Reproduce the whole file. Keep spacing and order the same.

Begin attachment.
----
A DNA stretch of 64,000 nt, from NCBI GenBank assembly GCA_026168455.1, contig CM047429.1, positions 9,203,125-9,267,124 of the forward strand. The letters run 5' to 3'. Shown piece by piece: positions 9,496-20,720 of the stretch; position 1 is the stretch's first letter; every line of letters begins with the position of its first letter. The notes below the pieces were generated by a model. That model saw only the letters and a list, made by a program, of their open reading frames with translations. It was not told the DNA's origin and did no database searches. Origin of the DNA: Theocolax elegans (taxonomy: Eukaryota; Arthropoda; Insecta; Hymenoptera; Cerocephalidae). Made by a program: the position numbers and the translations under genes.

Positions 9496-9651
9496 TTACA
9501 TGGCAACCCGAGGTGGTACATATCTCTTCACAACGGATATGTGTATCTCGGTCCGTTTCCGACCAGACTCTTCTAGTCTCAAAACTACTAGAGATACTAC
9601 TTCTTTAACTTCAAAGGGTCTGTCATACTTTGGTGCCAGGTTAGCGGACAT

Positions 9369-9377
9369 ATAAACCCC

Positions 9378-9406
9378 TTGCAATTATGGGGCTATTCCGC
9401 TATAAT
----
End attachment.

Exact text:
A DNA stretch of 64,000 nt, from NCBI GenBank assembly GCA_026168455.1, contig CM047429.1, positions 9,203,125-9,267,124 of the forward strand. The letters run 5' to 3'. Shown piece by piece: positions 9,496-20,720 of the stretch; position 1 is the stretch's first letter; every line of letters begins with the position of its first letter. The notes below the pieces were generated by a model. That model saw only the letters and a list, made by a program, of their open reading frames with translations. It was not told the DNA's origin and did no database searches. Origin of the DNA: Theocolax elegans (taxonomy: Eukaryota; Arthropoda; Insecta; Hymenoptera; Cerocephalidae). Made by a program: the position numbers and the translations under genes.

Positions 9496-9651
9496 TTACA
9501 TGGCAACCCGAGGTGGTACATATCTCTTCACAACGGATATGTGTATCTCGGTCCGTTTCCGACCAGACTCTTCTAGTCTCAAAACTACTAGAGATACTAC
9601 TTCTTTAACTTCAAAGGGTCTGTCATACTTTGGTGCCAGGTTAGCGGACAT

Positions 9369-9377
9369 ATAAACCCC

Positions 9378-9406
9378 TTGCAATTATGGGGCTATTCCGC
9401 TATAAT